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Polycystic ovary syndrome


Polycystic ovary syndrome (PCOS) is a condition that affects how a woman’s ovaries work.

PCOS affects millions of women in the UK.

There are three features which lead to a woman being diagnosed with PCOS. Even if only two of them are present, this is enough to confirm the diagnosis. The features of PCOS include:

  • a number of cysts that develop around the edge of the ovaries (polycystic ovaries)
  • a failure in the release of eggs from the ovaries (ovulation)
  • a higher level of male hormones than normal, or male hormones that are more active than normal

These can lead to the following symptoms:

Read more about the symptoms of polycystic ovary syndrome.

What are polycystic ovaries?

Polycystic ovaries contain a large number of harmless cysts that are no bigger than 8mm each. Normal ovaries have only about half this number of cysts.

The cysts are under-developed follicles which contain eggs that haven't developed properly. Often in PCOS, these follicles are unable to release an egg, meaning ovulation doesn't take place.

Many women have polycystic ovaries without having the syndrome (without the symptoms). Some women have the syndrome, but have normal-looking ovaries on ultrasound.

Causes of polycystic ovary syndrome

The exact cause of PCOS is unknown, but it often runs in families.

Women who are overweight are more at risk of developing PCOS. Many women with PCOS have a family history of diabetes and high cholesterol.

It's also believed that insulin may play a role. Insulin is a hormone that controls sugar levels in the body. Many women with PCOS have too much insulin in their body, which contributes to the increased production and activity of male hormones. Being overweight increases the amount of insulin that your body produces.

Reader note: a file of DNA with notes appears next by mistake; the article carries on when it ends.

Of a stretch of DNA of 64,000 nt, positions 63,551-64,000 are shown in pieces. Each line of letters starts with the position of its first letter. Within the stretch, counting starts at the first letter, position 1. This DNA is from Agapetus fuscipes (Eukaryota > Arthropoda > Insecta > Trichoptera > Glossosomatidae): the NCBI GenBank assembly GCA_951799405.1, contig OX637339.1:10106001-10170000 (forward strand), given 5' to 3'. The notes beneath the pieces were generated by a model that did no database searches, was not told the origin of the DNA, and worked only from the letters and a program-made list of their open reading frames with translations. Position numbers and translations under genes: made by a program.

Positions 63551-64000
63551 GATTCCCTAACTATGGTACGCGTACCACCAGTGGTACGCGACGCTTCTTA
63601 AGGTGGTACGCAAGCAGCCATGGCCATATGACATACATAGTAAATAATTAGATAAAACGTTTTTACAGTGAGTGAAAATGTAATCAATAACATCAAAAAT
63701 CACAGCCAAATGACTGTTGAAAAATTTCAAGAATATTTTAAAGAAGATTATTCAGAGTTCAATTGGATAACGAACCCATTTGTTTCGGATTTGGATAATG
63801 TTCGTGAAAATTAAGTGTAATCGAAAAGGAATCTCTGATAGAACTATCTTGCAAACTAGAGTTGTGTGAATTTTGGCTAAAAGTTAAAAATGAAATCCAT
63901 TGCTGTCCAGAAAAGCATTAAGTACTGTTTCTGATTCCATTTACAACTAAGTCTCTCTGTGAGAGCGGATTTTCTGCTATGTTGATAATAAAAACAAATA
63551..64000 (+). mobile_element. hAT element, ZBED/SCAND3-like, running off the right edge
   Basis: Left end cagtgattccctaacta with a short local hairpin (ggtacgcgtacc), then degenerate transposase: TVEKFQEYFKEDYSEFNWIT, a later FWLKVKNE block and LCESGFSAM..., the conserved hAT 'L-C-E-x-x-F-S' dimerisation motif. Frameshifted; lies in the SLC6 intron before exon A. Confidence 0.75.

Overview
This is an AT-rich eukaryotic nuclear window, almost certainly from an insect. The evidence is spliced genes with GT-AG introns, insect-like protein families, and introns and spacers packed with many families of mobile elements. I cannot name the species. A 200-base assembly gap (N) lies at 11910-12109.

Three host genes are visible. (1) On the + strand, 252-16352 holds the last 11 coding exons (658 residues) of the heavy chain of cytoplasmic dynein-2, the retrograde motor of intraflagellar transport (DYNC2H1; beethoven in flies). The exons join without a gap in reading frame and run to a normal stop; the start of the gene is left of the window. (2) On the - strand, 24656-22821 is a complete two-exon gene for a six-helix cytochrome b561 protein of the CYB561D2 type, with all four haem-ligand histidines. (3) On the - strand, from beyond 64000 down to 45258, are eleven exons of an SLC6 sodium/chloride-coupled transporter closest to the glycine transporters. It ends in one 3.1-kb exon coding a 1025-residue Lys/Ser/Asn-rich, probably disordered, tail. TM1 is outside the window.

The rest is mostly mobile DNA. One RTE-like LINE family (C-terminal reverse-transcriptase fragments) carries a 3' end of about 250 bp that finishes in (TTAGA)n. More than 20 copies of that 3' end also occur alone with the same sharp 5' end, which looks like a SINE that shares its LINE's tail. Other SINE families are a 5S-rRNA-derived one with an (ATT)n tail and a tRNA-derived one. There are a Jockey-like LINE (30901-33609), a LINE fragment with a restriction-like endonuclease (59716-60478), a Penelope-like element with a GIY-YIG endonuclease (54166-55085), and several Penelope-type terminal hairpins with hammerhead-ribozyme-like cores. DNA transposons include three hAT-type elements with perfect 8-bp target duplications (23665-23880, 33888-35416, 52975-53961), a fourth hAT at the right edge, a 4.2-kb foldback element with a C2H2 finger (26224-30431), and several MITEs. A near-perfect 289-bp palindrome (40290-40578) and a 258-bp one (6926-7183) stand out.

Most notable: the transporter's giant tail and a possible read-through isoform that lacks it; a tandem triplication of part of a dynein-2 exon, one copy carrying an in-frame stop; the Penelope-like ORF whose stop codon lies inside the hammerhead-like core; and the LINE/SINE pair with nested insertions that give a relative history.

Read more about the causes of polycystic ovary syndrome.

Treating polycystic ovary syndrome

There's no cure for PCOS, but the symptoms can be treated. Specific types of contraceptive pill may be prescribed to help regulate the menstrual cycle and improve hair growth. Lifestyle changes, such as losing weight, may help to control some of the symptoms.

Polycystic ovary syndrome is associated with an increased risk of problems in later life, such as type 2 diabetes and high cholesterol levels.

There are treatment options for infertility caused by PCOS. There's also medication to increase ovulation and, in some cases, surgery.

Many women with fertility problems due to PCOS can still have a baby.

Read more about treating polycystic ovary syndrome.

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The symptoms of PCOS usually become apparent in your late teens or early twenties. In many women, the only symptoms are menstrual problems or a failure to conceive.

Not all women with polycystic ovary syndrome (PCOS) have all of the symptoms. Each symptom can vary from mild to severe.

The classic symptoms of PCOS are:

Fertility problems

Polycystic ovary syndrome is one of the most common causes of female infertility. Many women discover they have PCOS when they're trying to get pregnant and are unsuccessful.

During each menstrual cycle the ovaries release an egg (ovum) into the uterus. This process is called ovulation and usually occurs once a month. Women with PCOS often fail to ovulate or they ovulate infrequently.

Risks in later life

Cardiovascular disease

Having PCOS can lead to an increased risk of:

These conditions can cause stroke or heart disease later in life.

This increased risk is associated with resistance to insulin (a substance released by the pancreas to control blood sugar levels), obesity and hormone imbalances.

Read more about the causes of polycystic ovary syndrome.

Endometrial cancer

Women who have had absent or irregular periods for many years have a higher-than-average risk of developing cancer of the womb lining (endometrial cancer).

However, the chance of getting endometrial cancer is still very rare. This risk can be minimised by certain treatments to regulate periods, such as the contraceptive pill or intrauterine system (IUS).

Read more about how polycystic ovary syndrome is treated.

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The exact cause of polycystic ovary syndrome (PCOS) is unknown, but the following factors often lead to its development.

Resistance to insulin

Insulin is a hormone produced by the pancreas to control the amount of sugar in the blood. It helps to move glucose out of the blood and into cells, where it is broken down to produce energy.